Skip to content

A company was having challenges with recruiting. It was hard to recruit good people and when they did, they had a huge wait between the offer letter to when the new hire could start with the company. Many times, they would lose someone they hired because some other organization would give the candidate a better offer and hire them while they were in the process with the first company.

Steve the EVP of HR wanted was looking for a solution. He hired Jeff a lean consultant to help them. Jeff hosted a one-day offsite and invited representatives of HR, the technology support team as well as the operations staff so they could see what they can do to streamline the process. In the first hour of the meeting, Jeff introduced the Value Stream Mapping tool to them


What Is Value Stream Mapping?

Value stream mapping is a lean tool that depicts the flow of information, materials, and work across functional silos with an emphasis on quantifying waste, including time and quality.

  • A value stream is the sequence of activities required to design, produce, and deliver a specific product or service.
  • Mostly rough estimates
  • Value streams typically span multiple processes.
  • It enables cross-functional teams to:
  • Helps visualize the steps needed to take from product creation to delivering it to the end customer.
  • Identify areas of waste as well as analyze and process improvements.

In 1940 Toyota adopted using Value stream mapping (VSM), a lean management tool used to visualize, define and optimize various steps involved in getting customer requests fulfilled from start to finish. All they did was look at the timeline from the moment the customer gives an order to the point where they receive payment. This gave them a value stream map, a timeline of major events or items that are adding value, or not adding value from the customer’s standpoint.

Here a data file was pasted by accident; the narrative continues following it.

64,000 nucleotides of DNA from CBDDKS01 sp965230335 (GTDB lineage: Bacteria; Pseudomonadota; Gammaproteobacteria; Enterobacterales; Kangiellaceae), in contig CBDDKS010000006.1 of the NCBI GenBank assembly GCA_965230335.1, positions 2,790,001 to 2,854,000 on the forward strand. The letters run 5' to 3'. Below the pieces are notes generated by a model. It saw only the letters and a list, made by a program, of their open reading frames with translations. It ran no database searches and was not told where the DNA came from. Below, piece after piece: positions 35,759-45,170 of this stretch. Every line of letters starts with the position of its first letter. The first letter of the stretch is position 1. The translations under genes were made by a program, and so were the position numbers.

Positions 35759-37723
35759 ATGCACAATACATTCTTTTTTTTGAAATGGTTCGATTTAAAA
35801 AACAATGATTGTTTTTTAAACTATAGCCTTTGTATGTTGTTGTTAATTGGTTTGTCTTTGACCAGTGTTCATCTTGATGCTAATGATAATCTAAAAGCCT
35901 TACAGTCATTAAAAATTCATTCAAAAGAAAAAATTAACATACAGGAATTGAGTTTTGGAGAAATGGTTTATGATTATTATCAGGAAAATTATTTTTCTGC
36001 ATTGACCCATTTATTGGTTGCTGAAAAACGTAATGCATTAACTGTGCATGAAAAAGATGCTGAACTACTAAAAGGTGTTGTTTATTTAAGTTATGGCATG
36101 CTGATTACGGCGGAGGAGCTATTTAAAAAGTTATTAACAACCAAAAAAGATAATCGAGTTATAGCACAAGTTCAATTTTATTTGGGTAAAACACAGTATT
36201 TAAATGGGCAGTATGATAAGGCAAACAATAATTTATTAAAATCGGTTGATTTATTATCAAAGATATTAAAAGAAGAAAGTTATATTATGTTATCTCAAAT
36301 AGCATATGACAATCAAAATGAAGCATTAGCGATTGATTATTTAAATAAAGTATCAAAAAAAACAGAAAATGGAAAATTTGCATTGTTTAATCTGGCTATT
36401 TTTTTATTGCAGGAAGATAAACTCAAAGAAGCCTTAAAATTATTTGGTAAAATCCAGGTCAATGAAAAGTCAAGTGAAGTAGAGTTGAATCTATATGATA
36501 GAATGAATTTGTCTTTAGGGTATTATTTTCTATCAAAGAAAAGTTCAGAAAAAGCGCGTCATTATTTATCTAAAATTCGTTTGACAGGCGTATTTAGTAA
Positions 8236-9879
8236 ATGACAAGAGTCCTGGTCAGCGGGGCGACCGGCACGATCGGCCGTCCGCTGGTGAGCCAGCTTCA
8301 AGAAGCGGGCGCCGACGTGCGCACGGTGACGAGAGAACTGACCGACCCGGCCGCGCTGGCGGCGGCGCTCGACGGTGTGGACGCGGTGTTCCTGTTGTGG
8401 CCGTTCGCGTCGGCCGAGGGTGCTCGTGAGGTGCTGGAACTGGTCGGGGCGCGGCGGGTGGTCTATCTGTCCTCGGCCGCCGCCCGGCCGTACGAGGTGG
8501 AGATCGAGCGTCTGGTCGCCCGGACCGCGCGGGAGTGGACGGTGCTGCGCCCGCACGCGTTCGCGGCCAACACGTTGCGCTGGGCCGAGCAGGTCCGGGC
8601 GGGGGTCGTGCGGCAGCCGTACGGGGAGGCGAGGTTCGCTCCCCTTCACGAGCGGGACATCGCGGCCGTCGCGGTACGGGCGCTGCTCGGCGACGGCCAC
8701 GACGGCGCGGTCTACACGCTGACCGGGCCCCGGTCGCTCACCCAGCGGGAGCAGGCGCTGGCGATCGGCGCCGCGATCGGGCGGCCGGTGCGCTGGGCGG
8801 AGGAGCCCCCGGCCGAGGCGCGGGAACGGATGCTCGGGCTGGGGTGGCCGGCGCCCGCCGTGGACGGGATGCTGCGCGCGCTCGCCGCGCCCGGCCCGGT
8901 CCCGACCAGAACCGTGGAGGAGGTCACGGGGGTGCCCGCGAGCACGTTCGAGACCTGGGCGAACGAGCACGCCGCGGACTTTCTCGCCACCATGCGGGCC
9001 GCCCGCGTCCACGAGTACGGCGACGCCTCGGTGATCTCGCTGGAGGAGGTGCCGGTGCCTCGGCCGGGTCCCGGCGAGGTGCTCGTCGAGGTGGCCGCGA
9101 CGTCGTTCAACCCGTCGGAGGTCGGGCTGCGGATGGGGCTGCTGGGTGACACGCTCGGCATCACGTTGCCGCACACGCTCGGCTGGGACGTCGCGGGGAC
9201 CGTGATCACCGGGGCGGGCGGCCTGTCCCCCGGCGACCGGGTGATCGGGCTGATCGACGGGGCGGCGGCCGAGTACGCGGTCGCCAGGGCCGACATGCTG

Mapping Process:

  • Identify what you want to map

If your company makes one product, one value stream map can cover the entire process, most companies have many products. For a complex mix of products or services generally, you would draw a separate map. A good way to start is to pick a single project that represents an average workflow or start with the highest value area. Your average value stream mapping will show where your internal process begins and ends.

  • Timeline

The value stream map always begins and ends with a customer. The timeline could be set ideally for:

New product – clock starts no later than the approval of the product concept.

Embedded software – ideally start the clock with the main product and not the software portion. (map from concept to cash)

 The clock stops when the solution is successfully launched, deploy, delivered, or solve a customer problem.

  • Identify value stream owner

Ideally, someone needs to monitor the changes you have decided. Keeping track of this will also speed things up and can also help enforce your new workflow.

To improve the onboarding new hire process, the HR and company support team was able to come up with the company’s value stream map for companies hiring process.

How did they Calculate the efficiency ratio? 

     Lead Time = value add time + non-value added (waste) 1505+8280= 9785

               process cycle efficiency in % = value add time/ lead time = 1505/9785